By Carrie Hannigan, M.S.
Having taught composition and technical writing courses for over eight years, I feel I have a pretty good grasp on grammar and mechanics, though I freely admit that commas will throw me from time to time. As a first-year writing instructor, I have seen the English language morph into a one-eyed ogre or a butterfly, and sometimes in the same piece of writing. Writing my PhD proposal, though, has brought new “good writing” concerns to light, as seen in this brief dialogue with the poor soul I cajoled into reading my draft.
Poor soul: “You have really long sentences.”
Me: “Yes, but grammatically correct.”
Poor soul: “But, I forget what you started talking about when I get to the end of the sentence.”
Me: “They aren’t run-on sentences. I use a semicolon appropriately. The ideas are related.”
Poor soul: “Just use a period, and pick up where you left off.”
Me: “But, the sentence is grammatically correct the way it is.”
Poor soul: “Okay.”
Although the reviewer seemed to relent, she opted to put large question marks next to offending sentences, which is much like an instructor putting “awkward” in a student’s essay. When I pressed her for an explanation, she said she was confused…..in other words, it was grammatically correct, but still didn’t effectively express the message.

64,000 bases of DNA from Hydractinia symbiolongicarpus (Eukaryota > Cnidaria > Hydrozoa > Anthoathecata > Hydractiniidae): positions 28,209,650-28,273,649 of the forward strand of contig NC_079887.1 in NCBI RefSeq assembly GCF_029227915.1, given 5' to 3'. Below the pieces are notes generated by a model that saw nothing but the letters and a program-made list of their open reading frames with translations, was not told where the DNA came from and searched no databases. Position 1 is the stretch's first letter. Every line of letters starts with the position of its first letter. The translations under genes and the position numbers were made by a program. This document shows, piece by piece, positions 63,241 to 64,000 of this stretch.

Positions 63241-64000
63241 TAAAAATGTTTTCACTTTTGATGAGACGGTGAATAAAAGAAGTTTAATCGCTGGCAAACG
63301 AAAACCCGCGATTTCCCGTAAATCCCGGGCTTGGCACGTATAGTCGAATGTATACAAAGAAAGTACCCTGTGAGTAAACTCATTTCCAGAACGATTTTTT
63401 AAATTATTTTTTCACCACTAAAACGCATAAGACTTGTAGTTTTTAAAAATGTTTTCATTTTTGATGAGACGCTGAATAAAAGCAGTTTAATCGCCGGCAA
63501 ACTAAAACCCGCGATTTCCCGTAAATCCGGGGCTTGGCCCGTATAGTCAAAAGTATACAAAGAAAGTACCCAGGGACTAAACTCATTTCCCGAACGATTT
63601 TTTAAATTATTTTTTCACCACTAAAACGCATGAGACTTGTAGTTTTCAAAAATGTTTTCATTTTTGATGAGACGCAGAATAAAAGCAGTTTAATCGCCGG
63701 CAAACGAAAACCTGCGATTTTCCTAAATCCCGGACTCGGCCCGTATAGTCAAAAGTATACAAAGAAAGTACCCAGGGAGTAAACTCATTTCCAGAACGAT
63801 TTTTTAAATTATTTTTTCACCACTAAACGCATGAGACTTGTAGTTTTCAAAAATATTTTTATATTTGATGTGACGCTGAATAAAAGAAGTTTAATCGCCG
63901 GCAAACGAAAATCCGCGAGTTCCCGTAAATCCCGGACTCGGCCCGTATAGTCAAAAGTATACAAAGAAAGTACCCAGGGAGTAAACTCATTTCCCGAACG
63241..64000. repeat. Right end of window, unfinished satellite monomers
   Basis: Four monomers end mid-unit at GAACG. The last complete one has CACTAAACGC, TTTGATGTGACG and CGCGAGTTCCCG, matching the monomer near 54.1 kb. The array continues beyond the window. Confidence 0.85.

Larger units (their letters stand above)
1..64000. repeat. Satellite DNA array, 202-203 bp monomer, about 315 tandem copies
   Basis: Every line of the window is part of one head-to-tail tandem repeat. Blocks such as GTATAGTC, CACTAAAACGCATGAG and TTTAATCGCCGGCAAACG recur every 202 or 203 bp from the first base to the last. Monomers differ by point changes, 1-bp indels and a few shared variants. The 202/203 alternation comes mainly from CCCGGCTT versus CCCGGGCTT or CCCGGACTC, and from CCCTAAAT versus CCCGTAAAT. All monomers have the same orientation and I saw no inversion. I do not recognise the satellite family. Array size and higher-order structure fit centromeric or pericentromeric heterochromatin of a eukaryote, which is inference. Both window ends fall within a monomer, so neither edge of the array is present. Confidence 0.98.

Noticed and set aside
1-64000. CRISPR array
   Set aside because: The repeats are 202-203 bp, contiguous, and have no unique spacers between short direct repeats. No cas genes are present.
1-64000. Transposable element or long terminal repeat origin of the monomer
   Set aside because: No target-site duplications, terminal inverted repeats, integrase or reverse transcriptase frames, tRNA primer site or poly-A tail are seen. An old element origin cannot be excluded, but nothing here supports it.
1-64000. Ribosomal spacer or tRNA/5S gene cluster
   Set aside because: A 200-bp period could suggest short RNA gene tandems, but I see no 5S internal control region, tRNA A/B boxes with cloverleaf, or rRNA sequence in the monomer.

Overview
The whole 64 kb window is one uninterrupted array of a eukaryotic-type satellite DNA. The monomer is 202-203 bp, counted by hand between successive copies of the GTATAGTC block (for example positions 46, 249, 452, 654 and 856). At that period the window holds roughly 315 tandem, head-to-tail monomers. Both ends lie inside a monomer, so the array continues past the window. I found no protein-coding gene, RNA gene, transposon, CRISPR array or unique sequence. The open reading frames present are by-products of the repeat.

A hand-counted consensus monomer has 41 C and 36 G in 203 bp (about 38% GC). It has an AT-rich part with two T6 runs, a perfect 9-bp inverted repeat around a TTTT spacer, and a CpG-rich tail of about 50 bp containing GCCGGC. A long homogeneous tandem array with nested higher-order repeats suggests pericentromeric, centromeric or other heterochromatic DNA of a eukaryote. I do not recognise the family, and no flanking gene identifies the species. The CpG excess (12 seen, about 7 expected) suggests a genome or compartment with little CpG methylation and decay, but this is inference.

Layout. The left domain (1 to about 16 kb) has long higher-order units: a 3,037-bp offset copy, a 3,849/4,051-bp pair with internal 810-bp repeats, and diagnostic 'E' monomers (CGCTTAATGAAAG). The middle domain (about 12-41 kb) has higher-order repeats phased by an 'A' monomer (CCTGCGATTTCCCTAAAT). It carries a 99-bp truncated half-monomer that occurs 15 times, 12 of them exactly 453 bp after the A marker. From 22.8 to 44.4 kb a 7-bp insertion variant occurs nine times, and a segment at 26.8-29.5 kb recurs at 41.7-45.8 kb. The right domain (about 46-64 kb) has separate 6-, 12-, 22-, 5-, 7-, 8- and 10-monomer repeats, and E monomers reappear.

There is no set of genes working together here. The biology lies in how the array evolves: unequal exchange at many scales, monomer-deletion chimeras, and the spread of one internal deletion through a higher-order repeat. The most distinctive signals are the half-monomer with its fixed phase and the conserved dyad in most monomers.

Upon reflection, I began to wonder how I address similar issues with students’ writings. Do I just focus on grammar? If I lose my way in the middle of a sentence, how do I convey that to the student? Sadly, I suspect that if it is grammatically correct, I let the sentence exist as a hippogriff with appropriate punctuation, as it is better than a one-eyed ogre. Realistically, though, it takes more than grammar to get your point across to readers.
There are too many hippogriffs in my writing, and not enough butterflies. I suspect students would also prefer more butterflies in their own writings. It then comes down to two choices…bully our readers into accepting grammatically correct, but overly complicated sentences, or limit ourselves to how many semicolons we can use in one paragraph.